Anyone know when the Eley tins with the raised letttering were produced?
Sorry can’t help with the time, but you should be aware some of the brass topped one like yours (upper right) have been faked.
I was not aware of that. This one came from a friend’s grandfathers gun collection that was assembled before 1900, so I have no doubts that the tin is correct. Sad to say, the friend had no interest in the collection and sold most of it back before I had the means to afford any of the guns. I was able to get the Eley tin, a few Winchester .44 WCF boxes and some great Sears & Roebuck Pointer brand shotshell boxes.
The Eley London tins were used from 1837 until mid 1930’s. The Eley Bros. London tins date from 1850, when Eley became EleyBros., until mid 1930’s.
The brass top tin is about 1850’s to 1890 or thereabouts.
Hope this helps.
I would be interested in the brass top tin if available. PM me.
Do you think the ELEY LONDON and ELEY BROS LONDON tins with the raised letters would have been made after the 1880s?
I don’t know for sure but into the teens or 20’s. I will dig out my Eley
catalogues and see what I can find and let you know.
I had a look through all the catalogues I have and very few have pictures of the cap tins in so that one could be sure, the 1925 Nobel’s catalogue show a picture of a tin that I assume is the raised stamping but as my catalogue is a copy it is hard to say if the tin has stamping on it or not. I am like Will I thought that that style of tin continued through to the early 1930’s but would be happy to be corrected on that.
I must correct myself.
With a little digging, I found that the EB caps were offered into the 30’s with the ICI catalogue. However, it doesn’t picture the tin. Currently I have misplaced my percussion cap file. When I find it, I may have more information in there (it’s a very thick file). When I do, I will post whatever information I can find. So to reiterate:
EB caps were offered from 1837 until approx. 1930’s. Nearly 100 years. The tins with the raised lettering date from 1837 until ?. I confused EB caps with the Embossed tins even though the Embossed tins are in fact EB caps. My error.
The cased sample cases of Eley cap tins, which date from the late 1870’s and early 1880’s do not have the tin with the embossed lid. However, that doesn’t mean much. These tins were supplied in huge numbers to both sides in the US Civil War. They are also one of the most commonly encountered tins.
I stand corrected. EB caps were offered until the mid 1930’s. I have to do more digging to see when they stopped offering the tins with the raised tops. I have some later EB tins that don’t have the embossed tops. So far I have not been able to find the file I am looking for (my cap tin file). I will see if I can narrow it down for you if I can. At that time, I will email you again and I will update my post now and then.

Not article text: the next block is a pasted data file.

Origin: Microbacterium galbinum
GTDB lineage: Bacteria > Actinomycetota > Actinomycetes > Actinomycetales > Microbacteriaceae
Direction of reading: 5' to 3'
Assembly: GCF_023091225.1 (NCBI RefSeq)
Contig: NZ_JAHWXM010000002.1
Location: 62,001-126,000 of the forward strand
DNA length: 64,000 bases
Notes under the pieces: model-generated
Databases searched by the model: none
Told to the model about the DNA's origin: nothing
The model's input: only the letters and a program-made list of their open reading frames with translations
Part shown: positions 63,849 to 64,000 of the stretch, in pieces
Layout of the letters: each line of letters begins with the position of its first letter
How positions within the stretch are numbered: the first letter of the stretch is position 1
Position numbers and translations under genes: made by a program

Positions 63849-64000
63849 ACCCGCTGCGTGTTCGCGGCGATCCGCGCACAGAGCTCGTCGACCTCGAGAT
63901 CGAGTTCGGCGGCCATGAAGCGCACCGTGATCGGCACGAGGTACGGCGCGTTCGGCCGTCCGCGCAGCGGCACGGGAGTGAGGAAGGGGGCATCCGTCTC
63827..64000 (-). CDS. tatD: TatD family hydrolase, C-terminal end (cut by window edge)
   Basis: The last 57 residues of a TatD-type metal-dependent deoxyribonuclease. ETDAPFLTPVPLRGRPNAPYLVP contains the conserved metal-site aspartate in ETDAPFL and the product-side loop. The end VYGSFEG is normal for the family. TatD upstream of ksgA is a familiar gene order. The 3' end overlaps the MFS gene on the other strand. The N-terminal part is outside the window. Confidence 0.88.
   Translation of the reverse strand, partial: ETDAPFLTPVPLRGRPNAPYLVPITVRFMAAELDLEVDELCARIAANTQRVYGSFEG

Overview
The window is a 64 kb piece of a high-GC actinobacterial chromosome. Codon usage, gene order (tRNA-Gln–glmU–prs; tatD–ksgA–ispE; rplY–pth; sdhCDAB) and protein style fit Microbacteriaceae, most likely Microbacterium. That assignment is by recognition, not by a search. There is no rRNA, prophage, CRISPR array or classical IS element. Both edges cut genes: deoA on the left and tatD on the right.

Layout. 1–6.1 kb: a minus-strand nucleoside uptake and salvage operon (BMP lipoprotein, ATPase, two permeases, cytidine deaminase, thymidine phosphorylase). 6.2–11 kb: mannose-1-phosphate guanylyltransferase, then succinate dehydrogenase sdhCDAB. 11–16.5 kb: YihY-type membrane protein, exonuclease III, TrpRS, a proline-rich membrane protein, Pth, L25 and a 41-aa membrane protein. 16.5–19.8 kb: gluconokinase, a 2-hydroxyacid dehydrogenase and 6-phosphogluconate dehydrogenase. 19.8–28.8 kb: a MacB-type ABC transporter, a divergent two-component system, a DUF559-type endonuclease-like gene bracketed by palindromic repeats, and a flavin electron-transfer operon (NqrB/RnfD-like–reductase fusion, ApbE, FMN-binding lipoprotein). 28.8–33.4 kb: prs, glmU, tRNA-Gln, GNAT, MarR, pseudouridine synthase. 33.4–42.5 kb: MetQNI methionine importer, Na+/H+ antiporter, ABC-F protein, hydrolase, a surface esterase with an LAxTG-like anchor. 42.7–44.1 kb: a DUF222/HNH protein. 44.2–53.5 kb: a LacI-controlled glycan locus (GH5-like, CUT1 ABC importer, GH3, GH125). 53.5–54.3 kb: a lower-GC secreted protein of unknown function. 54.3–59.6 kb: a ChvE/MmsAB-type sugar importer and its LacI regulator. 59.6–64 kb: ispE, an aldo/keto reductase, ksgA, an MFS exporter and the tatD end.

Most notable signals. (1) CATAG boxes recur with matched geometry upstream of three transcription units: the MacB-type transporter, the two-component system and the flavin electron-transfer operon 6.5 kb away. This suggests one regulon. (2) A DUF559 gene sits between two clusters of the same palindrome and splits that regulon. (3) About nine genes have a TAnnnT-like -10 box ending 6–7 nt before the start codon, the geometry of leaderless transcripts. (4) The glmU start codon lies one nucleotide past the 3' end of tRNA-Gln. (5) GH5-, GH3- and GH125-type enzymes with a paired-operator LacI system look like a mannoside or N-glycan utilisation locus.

I should have checked some more before I replied.
Thank you, Will. The reason for my question was to determine if these very plain raised letter tins are approximate for the cased percussion Colts. I have seen lots of them in cased sets, but have always wondered if they were actually correct.
You might want to obtain a copy of: Colt Percussion Accoutrements 1834-187. by Robin Rapley, Graphic Publishers, CA, 1994.
He carefully documented cased Colt firearms & it has photo’s for help with the descriptions.
A question I know a lot about!!! Yes these were appropriate for a cased set. However, you want a tin that is mint if possible. Also bear in mind that this was Eley’s lowest grade (and cheapest). Apparently they worked well since they sold Billions (yes, with a B) of these caps. Your tin with the raised brass top is the one that would have been in a nice cased Colt set. These were the best quality and if you had a London Colt, this would definately be in the case. There were a lot of other Eley tins that have turned up in cased Colts. Eley and most other makers of the era produced Colt tins (which I am sure you have or have seen). They also made tins for Remington, Starr and Adams pistols. These all date from the 1850/60 period although Eley kept making them into at least 1890.
Personally, I would only put a paper label tin or brass top tin back into a cased Colt. Just my bias.
Most cased Colts have the wrong tins. That is because the original cap tin was used up and thrown away and replaced. OR some enterprising cap tin collector (like me) has come by and bought the cap tin out of the case and the case owner has just stuffed a tin in. 90% of the time, I can tell a stuffed tin. I have many pickers who will do this for me (if you collect cased Colts, I probably shouldn’t tell you that…).
Is there anything interesting in Vic’s latest auction that you can’t live without? There are 6 that I will be going after in this one.th
I forgot to ask; is there a side label on you brass embossed top Eley tin?
What is the I.D of the #11 caps.
0.167” to 0.168”